Dance, Reviews, Stage

Alice’s Adventures in Wonderland dance review (Arts Centre, Melbourne)

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Alice’s Adventures in Wonderland works exceptionally hard to take us into a dream world – but does it truly transport our hearts and minds elsewhere?

In the Australian Ballet’s trippy take on the Lewis Carroll tale, we journey with Alice from quaint Oxford gardens to deep under the sea; then to a sausage factory with knife wielding workers before arriving at a tea party with a tap-dancing Mad Hatter.

Alice winds up at the palace of the mad Queen of Hearts, where roses must be red, or it’s quite simply “Off with your head!”

There’s a twitchy, neurotic rabbit, a google-eyed fish, a leaping green frog, a creepily grinning Cheshire cat, and countless other crazy characters to encounter before Alice awakes dazed, confused, and a bit like the audience, wondering what the hell that was all about.

ALICE'S ADVENTURES IN WONDERLAND_Shaun Andrews and Adam Bull_photoJeff Busby
Shaun Andrews and Adam Bull in ‘Alice’s Adventures in Wonderland’. Photo by Jeff Busby

It’s hard to pinpoint who this take on Alice is pitched at, kids or adults. Choreographed by Christopher Wheeldon in 2011 for The Royal Ballet, the quirky characters and significant amount of pantomime are suited to young viewers. But at about three-hours all up, with a few shadier undercurrents, and heroic dance solos and partner work, there’s an argument it’s better for the grown-ups.

The stagecraft is immense, with over 350 vivid costumes and 27 set changes designed by Bob Crowley. Puppetry work created by Toby Olié is mesmerising, and visual projections by Jon Driscoll and Gemma Carrington take us swirling down a rabbit hole, swimming with fish and playing cards.

This all sets the scene for some fantastic performances from a very well-rehearsed cast.

Ako Kondo led the way at Saturday’s opening an energetic, spirited Alice. From start to end she delivered the complex, demanding moves with confidence and charisma. As her friend/blossoming love interest/accused jam tart thief Jack/The Knave of Hearts, Ty King-Wall danced with polish. And as Lewis Carroll/The White Rabbit, Adam Bull was just the tail-shaking, ear scratching, socially awkward creature you’d expect to guide you through a psychedelic dream.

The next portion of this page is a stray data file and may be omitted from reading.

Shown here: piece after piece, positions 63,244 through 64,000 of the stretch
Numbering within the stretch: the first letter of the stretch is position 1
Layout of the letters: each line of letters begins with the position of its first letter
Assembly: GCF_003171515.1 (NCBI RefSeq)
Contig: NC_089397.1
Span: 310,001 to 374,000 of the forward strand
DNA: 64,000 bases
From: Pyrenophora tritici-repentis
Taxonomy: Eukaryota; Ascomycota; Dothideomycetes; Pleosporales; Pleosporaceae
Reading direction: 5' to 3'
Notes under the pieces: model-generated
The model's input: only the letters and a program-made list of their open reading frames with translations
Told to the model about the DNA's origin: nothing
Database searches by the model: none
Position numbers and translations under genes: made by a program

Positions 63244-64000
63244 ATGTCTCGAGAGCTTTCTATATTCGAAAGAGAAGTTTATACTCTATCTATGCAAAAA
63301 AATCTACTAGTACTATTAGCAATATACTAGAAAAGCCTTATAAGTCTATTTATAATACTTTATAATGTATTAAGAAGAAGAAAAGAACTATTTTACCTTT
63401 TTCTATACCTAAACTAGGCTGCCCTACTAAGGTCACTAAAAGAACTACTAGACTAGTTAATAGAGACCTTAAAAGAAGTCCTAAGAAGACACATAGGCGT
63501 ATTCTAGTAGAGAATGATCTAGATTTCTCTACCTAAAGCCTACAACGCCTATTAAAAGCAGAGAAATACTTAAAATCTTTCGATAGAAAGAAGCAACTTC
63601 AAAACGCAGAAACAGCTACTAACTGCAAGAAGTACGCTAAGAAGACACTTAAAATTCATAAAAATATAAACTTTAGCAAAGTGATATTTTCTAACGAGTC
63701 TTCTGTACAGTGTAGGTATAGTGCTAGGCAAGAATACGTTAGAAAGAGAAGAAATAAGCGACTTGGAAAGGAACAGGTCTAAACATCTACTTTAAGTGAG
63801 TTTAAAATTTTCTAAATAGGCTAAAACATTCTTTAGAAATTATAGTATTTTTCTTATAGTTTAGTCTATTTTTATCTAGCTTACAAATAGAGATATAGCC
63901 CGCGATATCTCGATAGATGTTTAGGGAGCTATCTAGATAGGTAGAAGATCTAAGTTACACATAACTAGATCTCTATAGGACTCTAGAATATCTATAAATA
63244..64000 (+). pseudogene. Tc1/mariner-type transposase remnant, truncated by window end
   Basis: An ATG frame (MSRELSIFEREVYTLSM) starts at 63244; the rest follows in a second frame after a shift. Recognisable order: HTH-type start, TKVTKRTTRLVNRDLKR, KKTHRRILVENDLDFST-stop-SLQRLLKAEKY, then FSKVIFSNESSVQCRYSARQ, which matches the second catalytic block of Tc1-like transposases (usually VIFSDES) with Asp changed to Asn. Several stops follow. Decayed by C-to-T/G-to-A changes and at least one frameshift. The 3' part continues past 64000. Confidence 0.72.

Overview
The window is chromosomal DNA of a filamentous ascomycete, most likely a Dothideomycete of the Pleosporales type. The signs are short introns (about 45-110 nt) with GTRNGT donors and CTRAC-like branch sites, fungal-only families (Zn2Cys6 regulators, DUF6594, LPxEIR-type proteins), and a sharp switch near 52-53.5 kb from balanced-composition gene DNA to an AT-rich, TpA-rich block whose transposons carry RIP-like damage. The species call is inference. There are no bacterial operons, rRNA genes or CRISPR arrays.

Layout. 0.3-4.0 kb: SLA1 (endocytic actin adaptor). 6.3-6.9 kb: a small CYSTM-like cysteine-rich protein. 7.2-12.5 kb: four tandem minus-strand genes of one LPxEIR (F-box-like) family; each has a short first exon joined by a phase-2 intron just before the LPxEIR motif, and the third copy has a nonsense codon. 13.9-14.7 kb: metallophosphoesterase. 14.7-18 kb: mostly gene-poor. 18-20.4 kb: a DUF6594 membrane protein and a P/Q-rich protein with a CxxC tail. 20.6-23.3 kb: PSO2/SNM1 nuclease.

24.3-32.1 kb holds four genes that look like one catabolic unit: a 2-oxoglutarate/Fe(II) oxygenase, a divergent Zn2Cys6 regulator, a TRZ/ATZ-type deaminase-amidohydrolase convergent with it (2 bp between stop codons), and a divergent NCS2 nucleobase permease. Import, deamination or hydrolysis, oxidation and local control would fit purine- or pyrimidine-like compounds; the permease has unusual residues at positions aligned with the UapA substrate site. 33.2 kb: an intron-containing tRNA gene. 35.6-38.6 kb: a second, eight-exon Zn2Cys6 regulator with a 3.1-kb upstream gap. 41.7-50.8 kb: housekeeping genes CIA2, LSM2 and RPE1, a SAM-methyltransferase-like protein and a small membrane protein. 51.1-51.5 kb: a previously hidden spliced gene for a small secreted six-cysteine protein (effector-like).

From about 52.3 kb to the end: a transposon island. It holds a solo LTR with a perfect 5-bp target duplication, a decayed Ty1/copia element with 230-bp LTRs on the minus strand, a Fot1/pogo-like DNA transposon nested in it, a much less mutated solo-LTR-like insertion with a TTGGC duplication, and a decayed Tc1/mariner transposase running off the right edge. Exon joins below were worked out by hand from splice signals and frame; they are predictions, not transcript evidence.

Ako Kondo in ‘Alice’s Adventures in Wonderland’. Photo by Jeff Busby.

Valerie Tereshchenko commanded the role of Queen of Hearts, injecting a great dose of humour to the ruthless villain. Pastiche (when ballet is deliberately done badly) was key to the part, and this can often be irritating. But Tereshchenko gave it so much punch that it worked.

Company director David McAllister, who has announced he will be handing over the baton in late 2020, took to the stage as a flamboyant, vibrant Duchess, to a popular reception.

Orchestra Victoria, led by conductor Simon Thew, does a brilliant job with the very complex, varied score by Christopher Austin and Joby Talbot. Some quirky sound elements, like rams’ horns and handbells, are used to accentuate the chaos of Alice’s experience.

In 2018, this version won the Helpmann Award for Best Ballet. However, while it’s visually impeccable, it lacked some award-winning emotional punch. It’s often simpler productions, pared back to stunning dancers and their raw expressions, that truly transport the viewer into a dream.

Until June 22

2 responses to “Alice’s Adventures in Wonderland dance review (Arts Centre, Melbourne)

  1. Melinda obviously had a somewhat deprived childhood, as she seems to have misinterpreted Lewis Carrols immortal story of “Alice in Wonderland” through how she misunderstands the ballet.
    Alice goes down a rabbit-hole to a land where, once you accept the premise of “we’re all mad here” everything makes consequent sense. We are never taken under the sea: Alice, having consumed one of the foods that makes her grow bigger, weeps a sea of tears, in which she and the ‘mad’ creatures swim; the ‘sausage factory’ is a clever , witty version of the Duchess’s crazy kitchen, where the Cook and the Duchess battle it out over the unfortunate baby.
    The story, of which the ballet is a brilliant interpretation, was written for a child, but will always have a much wider appeal for readers of all ages, the essential element to appreciation of the wit of both story and ballet being a lively sense of humour.
    Both Wheeldon’s choreography and Talbot’s perfectly matched music are a joy to the lovers of Carrol’s tale as well as other ballet lovers with a vivid imagination.

  2. There is no balletic “brilliant interpretation” of Alice’s adventures, and chances are there will never be. And this version is a crystal-clear demonstration of this. Not because I’m telling you so, but because of the medium chosen: dance,would you believe, will never convey verbal jousting or wordplay with ballet steps, no matter how brilliant. Should that miraculously happen once in a while, it wouldn’t be true to the mainspring of dance, which is precisely to express things words cannot . Curiously enough, this has already being said (more than half a century ago) by Arnold Haskell, the British dance critic which indeed warned prophetically against the temptation to go for Alice’s books as source material, and explained why, much better i’ll never will. I’d strongly suggest reading his works to a better understanding of what makes good material for ballet and why. For all the efforts of all involved and the lavish side of the production, and despite the best of intentions, to all purposes this ballet deserves nothing but a word: BORING.

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